Because the symptoms of PCOS tend to run in families, the syndrome is probably caused, at least in part, by a change, or mutation, in one or more genes. Recent research conducted in animal models suggests that in some cases PCOS may be caused by genetic or chemical changes that occur in the womb.1
PCOS likely results from a combination of causes, including genes and environmental factors.
What causes the symptoms of PCOS?
Most of the symptoms of PCOS are caused by higher-than-normal levels of certain hormones, called androgens.
The ovaries produce hormones, which are chemicals that control functions in the body. One of the hormones that the ovaries make is estrogen—sometimes called the "female hormone" because women's bodies make more of it than men's bodies do. The ovaries also make androgens—sometimes called "male hormones" because men's bodies make more of them than women's bodies do. Men and women need certain levels of both hormones for normal health.
In women with PCOS, the hormones are out of balance: these women have higher-than-normal levels of androgens and may have lower-than-normal levels of estrogen. High levels of androgens can:
- Interfere with signals from the brain that normally result in ovulation, so that ovulation does not occur regularly
- Cause the follicles—small, fluid-filled cysts within the ovaries in which eggs grow and mature—to enlarge, forming cysts2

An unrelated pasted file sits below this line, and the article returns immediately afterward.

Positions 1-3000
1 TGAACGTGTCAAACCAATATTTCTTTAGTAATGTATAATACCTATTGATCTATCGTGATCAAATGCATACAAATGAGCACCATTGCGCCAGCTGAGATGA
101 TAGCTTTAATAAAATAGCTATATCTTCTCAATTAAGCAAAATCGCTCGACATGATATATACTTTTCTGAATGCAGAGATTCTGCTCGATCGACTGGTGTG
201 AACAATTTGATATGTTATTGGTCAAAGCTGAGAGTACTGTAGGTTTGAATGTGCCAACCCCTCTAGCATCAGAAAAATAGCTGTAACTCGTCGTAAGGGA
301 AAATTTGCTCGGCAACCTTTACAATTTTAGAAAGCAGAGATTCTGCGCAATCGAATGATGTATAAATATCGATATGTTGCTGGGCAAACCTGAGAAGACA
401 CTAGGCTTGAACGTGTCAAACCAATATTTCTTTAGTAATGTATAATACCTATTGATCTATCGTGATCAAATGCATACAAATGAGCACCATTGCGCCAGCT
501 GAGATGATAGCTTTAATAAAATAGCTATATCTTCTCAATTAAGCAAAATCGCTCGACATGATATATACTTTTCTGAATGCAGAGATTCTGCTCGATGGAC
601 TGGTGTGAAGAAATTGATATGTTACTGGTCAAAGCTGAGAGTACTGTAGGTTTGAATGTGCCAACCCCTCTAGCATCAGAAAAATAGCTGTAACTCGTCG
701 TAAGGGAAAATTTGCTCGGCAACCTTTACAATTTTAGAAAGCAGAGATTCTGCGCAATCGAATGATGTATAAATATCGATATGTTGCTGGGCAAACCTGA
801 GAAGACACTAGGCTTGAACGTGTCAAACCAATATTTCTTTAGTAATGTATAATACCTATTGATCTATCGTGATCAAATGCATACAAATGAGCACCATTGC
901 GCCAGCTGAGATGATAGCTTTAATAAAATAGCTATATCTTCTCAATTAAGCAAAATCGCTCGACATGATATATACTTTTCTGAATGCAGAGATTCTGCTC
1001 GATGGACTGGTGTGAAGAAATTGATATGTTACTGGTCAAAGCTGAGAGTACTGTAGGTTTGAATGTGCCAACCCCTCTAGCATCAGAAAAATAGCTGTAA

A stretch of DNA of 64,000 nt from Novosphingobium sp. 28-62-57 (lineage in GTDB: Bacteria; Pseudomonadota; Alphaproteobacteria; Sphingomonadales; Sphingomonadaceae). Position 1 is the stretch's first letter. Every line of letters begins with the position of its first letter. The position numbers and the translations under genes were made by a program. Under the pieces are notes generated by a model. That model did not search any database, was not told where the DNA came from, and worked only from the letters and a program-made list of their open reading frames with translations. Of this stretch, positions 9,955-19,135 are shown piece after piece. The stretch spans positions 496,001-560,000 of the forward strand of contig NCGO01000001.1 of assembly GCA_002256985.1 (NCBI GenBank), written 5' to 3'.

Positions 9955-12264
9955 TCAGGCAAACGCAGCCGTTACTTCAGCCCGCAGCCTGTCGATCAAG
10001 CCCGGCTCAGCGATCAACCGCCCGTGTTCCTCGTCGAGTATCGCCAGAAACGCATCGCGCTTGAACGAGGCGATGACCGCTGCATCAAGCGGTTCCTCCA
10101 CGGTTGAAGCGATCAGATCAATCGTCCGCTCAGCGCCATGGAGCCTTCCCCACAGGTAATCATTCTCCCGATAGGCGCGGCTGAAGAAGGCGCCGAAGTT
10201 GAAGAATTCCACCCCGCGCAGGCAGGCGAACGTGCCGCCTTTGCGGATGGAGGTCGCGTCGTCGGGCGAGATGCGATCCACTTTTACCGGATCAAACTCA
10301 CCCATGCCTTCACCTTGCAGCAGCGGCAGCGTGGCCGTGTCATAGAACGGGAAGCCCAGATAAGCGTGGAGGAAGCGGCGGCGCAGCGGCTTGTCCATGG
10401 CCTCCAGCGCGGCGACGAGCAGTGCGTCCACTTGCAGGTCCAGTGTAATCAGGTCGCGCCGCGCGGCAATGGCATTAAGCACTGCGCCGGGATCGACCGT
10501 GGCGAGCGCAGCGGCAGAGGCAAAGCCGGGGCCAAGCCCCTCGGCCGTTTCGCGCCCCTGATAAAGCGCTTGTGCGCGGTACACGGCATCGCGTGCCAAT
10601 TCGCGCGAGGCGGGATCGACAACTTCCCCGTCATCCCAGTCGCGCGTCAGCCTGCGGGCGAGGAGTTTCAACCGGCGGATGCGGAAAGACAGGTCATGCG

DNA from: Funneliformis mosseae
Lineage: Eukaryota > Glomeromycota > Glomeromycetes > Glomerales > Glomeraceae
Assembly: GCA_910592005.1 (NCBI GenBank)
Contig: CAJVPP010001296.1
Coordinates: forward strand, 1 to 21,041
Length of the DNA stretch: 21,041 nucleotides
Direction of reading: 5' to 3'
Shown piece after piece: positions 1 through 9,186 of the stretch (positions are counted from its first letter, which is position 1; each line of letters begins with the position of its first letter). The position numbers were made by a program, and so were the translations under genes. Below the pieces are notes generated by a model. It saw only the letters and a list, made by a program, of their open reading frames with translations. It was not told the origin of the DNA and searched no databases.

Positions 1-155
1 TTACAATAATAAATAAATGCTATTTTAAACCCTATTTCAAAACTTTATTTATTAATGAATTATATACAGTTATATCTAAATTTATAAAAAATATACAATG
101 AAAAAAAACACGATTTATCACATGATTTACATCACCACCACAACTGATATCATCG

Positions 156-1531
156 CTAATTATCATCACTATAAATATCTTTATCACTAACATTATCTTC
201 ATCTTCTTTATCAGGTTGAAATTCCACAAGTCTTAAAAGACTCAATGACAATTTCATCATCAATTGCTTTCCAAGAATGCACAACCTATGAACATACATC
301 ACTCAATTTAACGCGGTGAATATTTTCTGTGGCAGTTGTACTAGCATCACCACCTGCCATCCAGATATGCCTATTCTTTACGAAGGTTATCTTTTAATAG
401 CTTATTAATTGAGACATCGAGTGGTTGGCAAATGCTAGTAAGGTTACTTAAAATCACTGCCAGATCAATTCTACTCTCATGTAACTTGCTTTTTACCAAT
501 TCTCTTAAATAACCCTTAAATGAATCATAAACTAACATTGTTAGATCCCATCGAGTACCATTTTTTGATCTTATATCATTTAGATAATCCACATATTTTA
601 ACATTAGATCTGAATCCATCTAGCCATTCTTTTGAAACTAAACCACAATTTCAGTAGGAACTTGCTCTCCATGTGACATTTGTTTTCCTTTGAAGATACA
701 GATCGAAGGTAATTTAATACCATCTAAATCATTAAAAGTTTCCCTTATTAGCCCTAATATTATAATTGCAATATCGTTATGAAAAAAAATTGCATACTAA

- Produce other symptoms of PCOS, including excess hair growth and acne3,4
Other symptoms of PCOS result from problems with insulin, another of the body's hormones. Insulin helps move sugar (also called glucose) from the bloodstream into cells to use as energy. When cells don't respond normally to insulin, the level of sugar in the blood rises. In addition, the level of insulin goes up as the body produces more and more of it to try to get glucose into the cells. Too much insulin increases the production of androgens,5 which then cause symptoms of PCOS. High levels of insulin can also increase appetite and lead to weight gain.3 High insulin levels are also linked to a skin condition called acanthosis nigricans, which results in thickened dark, velvety patches of skin.3
- Goodarzi, M. O., Dumesic, D. A., Chazenbalk, G., & Azziz, R. (2011). Polycystic ovary syndrome: Etiology, pathogenesis and diagnosis. Nature Reviews Endocrinology, 7(4), 219–231. Retrieved August 26, 2016, from http://www.nature.com/nrendo/journal/v7/n4/full/nrendo.2010.217.html
- National Center for Biotechnology Information, National Library of Medicine, PubMed Health. (n.d.). Polycystic ovary syndrome. Retrieved May 23, 2016, from http://www.ncbi.nlm.nih.gov/pubmedhealth/PMH0001408
- American College of Obstetricians and Gynecologists. (2015). Polycystic ovary syndrome. Retrieved May 20, 2016, from http://www.acog.org/Patients/FAQs/Polycystic-Ovary-Syndrome-PCOS
- American Society for Reproductive Medicine. (2003). Hirsutism and polycystic ovary syndrome (PCOS): A guide for patients. Birmingham, AL: American Society for Reproductive Medicine.
- Ehrmann, D. A. (2005). Polycystic ovary syndrome. New England Journal of Medicine, 352(12), 1223–1236.